For these early moonshiners, making and selling alcohol wasn't a hobby or a way to make extra cash -- it was how they survived. Farmers could survive a bad year by turning their corn into profitable whisky, and the extra income made a harsh frontier existence almost bearable. To them, paying the tax meant they wouldn't be able to feed their families. Federal agents (called "Revenuers") were attacked when they came around to collect the tax, and several were tarred and feathered.

All this resentment finally exploded in 1794, when several hundred angry citizens took over the city Pittsburgh, Pennsylvania. President George Washington called for a gathering of militiamen under federal authority. Thirteen-thousand troops dispersed the mob and captured its leaders. This Whisky Rebellion was the first major test of federal authority for the young government.

Despite the failure of the rebellion, moonshining continued throughout the United States, especially in Kentucky, Virginia, the Carolinas and other southern states. Excise taxes on alcohol didn't go away, so moonshiners always had incentive to avoid the law. Gun fights between moonshiners and revenuers became the stuff of legend.

These battles escalated in the 1860s as the government tried to collect on the excise tax to fund the Civil War. Moonshiners and Ku Klux Klansmen joined forces, and many pitched battles were fought. The tactics of the moonshiners grew more desperate and brutal, intimidating locals who might give away the locations of stills and attacking IRS officials and their families. The tide of public sentiment began to turn against the moonshiners. The temperance movement, which sought to ban alcohol, gathered steam as the United States headed into the 20th century.

In the early 1900s, states began passing laws that banned alcohol sales and consumption. In 1920, nationwide Prohibition went into effect. It was the greatest thing the moonshiners could have asked for.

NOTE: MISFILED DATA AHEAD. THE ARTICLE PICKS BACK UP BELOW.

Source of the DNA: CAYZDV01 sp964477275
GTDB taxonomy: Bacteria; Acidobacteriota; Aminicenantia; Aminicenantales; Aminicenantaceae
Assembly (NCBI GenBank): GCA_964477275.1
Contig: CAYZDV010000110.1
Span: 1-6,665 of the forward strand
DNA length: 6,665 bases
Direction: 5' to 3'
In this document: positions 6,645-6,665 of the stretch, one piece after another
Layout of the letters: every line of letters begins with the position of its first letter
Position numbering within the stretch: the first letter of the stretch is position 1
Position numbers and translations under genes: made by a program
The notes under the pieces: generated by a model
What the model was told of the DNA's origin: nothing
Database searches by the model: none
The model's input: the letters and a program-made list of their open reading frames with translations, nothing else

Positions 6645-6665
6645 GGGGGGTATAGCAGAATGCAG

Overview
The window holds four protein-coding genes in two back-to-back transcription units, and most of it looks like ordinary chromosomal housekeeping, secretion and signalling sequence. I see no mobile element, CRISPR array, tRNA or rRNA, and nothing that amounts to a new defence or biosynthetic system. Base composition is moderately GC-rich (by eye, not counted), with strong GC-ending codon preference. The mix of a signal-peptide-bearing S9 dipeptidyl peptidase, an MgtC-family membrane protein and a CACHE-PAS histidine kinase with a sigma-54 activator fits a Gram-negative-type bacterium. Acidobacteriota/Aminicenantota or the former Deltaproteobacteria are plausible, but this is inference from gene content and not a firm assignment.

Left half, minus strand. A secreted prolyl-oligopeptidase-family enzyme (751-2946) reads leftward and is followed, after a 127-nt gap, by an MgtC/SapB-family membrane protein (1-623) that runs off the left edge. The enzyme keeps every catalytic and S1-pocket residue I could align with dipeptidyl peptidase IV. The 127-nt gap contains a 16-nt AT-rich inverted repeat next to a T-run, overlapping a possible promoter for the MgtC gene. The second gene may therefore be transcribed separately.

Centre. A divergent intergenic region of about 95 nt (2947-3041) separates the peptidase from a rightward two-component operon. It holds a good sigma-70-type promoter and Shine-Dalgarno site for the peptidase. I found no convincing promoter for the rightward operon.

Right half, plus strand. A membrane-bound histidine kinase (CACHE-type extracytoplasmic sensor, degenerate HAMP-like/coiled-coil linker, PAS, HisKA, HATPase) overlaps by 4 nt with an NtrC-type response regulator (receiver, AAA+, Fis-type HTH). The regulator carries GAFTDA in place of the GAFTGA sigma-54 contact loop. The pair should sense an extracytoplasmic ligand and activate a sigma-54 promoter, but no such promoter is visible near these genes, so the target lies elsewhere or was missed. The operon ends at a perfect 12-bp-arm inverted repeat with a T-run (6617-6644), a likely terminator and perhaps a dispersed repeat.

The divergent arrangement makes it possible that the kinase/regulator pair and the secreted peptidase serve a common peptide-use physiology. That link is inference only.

Suddenly, there was no legal alcohol available. The demand for moonshine shot up like a rocket. Moonshiners couldn't keep up with the demand, which led to cheaper, sugar-based moonshine, as well as watered-down moonshine. The distillers would do anything to increase their profit. Organized crime blossomed as speakeasies opened in every city -- these secret saloons had hidden doors, passwords and escape routes in case the "Feds" ever showed up to conduct a raid.

When Prohibition was repealed in 1933, the market for moonshine grew thin. Although moonshine continued to be a problem for federal authorities into the 1960s and '70s, today, very few illegal alcohol cases are heard in the courts. Large commercial distilleries can buy raw materials on such a large scale that, even with the taxes they must pay, their products aren't too much more expensive than moonshine. While some counties in the south and midwest United States remained "dry" (alcohol-free) for decades after the end of national Prohibition, even those localized liquor bans have, for the most part, faded away. That leaves consumers of alcohol little reason to seek out moonshine other than the temptation of buying and drinking something that's "forbidden" and the flouting of government authority. The desire to flout government authority is one of the reasons moonshining exists in the first place.

The Wrong Side of the Law

Despite all that has changed about moonshining in the last 200 years, one thing remains the same -- it is illegal. You might be wondering about homebrewed beer and amateur winemaking -- these activities were made legal in the 1970s, but they can only be done in small quantities (if you're supplying half the bars in the city with your "homebrew," the government is probably going to get suspicious). Homebrewing is a different activity from distilling alcohol, and distilling is definitely illegal in any amount. The reason distilling at home is illegal is because it's too easy to make a mistake and create a harmful product. Permits and licenses are required so that the government can make sure the alcohol being produced is safe. Plus, the Feds want to get their tax money.

However, moonshiners are rarely arrested or charged with making illegal liquor. The real charges come from tax evasion. A new federal push to crack down on moonshiners has also started using money laundering charges against moonshiners and their suppliers. A money-laundering conviction can lead to a prison term of 15 years, as opposed to five years for moonshining. Many moonshiners have their property seized by the government when they are caught, because tax evasion and moonshining convictions also result in heavy fines. The property is seized to make sure the fines can be paid.